September 1935: Two teenage boys discovered the decapitated, emasculated corpse of a white male at the base of Jackass Hill, where East 49th Street dead ends into Kingsbury Run. The body, naked save for a pair of socks, was clean and drained of blood, with rope burns around both wrists. Coroner Pearse determined the cause of death had been decapitation. Fingerprints identified this victim as Edward Andrassy, a twenty-eight-year old white male who frequented the Roaring Third. While searching the crime scene, police discovered a second body nearby, also decapitated and emasculated. It appeared to be covered with the same chemical preservative as the Lady of the Lake. This body apparently had been dead for at least a couple of weeks. The forty-year old white male was never identified.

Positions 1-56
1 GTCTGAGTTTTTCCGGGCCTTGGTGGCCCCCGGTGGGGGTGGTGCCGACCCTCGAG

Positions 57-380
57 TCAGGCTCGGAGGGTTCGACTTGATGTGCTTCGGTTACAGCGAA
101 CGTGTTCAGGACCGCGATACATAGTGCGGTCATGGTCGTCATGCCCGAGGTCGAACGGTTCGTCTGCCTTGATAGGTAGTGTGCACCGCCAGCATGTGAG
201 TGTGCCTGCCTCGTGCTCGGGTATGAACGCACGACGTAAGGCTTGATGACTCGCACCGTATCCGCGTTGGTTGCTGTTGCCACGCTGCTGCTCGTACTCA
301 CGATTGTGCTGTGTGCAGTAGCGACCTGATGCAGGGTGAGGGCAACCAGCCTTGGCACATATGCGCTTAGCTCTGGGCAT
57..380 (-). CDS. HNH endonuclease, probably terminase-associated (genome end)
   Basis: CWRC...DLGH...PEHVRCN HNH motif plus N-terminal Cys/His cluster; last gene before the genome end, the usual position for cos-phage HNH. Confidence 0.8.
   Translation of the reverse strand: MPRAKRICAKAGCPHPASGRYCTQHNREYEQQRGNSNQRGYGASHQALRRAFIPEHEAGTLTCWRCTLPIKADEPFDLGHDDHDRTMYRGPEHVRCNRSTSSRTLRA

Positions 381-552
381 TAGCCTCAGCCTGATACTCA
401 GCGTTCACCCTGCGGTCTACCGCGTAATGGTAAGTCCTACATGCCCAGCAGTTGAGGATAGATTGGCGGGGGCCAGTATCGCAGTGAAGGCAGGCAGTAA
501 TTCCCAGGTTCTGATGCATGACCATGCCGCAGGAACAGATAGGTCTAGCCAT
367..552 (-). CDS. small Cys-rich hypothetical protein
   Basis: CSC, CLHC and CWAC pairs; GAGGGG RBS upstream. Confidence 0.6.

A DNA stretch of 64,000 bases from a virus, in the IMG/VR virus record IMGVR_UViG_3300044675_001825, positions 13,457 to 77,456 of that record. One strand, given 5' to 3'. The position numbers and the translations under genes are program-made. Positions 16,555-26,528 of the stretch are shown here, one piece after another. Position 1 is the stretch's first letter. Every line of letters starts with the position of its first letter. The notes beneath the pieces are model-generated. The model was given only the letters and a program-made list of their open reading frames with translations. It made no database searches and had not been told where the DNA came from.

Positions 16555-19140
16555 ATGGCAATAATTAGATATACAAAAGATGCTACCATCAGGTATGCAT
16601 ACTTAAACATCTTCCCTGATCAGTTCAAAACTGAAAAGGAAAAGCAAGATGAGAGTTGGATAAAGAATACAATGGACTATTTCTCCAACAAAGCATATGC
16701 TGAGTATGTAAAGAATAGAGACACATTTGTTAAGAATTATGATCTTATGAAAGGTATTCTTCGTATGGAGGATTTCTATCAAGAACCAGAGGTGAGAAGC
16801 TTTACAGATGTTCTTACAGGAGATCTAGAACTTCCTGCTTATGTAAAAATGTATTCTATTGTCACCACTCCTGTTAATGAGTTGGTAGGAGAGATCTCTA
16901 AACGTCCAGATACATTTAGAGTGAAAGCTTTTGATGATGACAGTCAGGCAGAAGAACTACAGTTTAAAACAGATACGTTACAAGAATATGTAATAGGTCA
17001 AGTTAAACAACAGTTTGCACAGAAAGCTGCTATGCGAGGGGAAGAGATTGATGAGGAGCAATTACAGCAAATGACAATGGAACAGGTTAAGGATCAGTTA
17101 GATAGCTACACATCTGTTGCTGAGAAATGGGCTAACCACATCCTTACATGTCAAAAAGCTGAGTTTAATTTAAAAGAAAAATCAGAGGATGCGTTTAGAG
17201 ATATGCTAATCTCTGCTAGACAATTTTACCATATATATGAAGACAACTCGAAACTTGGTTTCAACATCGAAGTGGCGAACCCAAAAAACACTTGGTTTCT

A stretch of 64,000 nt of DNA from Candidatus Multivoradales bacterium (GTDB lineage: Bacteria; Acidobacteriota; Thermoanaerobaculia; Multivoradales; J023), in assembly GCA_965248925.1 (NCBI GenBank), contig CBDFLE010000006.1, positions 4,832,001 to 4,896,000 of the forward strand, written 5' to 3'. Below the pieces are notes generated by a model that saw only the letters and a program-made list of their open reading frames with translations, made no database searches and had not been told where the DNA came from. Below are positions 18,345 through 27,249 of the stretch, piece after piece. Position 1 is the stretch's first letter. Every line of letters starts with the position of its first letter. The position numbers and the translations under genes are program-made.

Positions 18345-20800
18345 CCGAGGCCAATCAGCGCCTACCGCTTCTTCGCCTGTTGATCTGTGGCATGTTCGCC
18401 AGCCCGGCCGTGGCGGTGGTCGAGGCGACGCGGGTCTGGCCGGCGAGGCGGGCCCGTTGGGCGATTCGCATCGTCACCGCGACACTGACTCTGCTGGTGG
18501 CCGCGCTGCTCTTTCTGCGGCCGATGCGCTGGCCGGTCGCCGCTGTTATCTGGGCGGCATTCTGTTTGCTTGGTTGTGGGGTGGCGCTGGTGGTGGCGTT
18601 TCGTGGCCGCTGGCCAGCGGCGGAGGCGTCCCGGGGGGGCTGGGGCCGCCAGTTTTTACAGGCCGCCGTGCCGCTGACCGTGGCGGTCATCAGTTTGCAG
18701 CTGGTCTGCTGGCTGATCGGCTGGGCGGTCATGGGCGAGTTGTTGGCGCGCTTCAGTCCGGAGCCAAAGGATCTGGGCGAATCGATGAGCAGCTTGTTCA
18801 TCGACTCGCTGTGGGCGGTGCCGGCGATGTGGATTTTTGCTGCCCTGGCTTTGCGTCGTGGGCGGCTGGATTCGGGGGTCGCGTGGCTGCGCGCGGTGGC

January 1936: A woman discovered parts of a woman's body neatly wrapped in newspaper and packed in two half-bushel baskets. The baskets were left alongside the Hart Manufacturing building on Central Avenue near East 20th Street. The rest of the remains, except the head were recovered about ten days later in a nearby vacant lot on Orange Avenue. As with Victims #1 and #2, the cause of death had been decapitation. In this case, however, the killer waited for rigor mortis to set in before disarticulating the rest of the body. Cleveland Police used fingerprints to identify Victim #3 as Florence Polillo, a waitress and bar maid, who at the time of her death resided at East 32nd Street and Carnegie, right on the edge of the Roaring Third.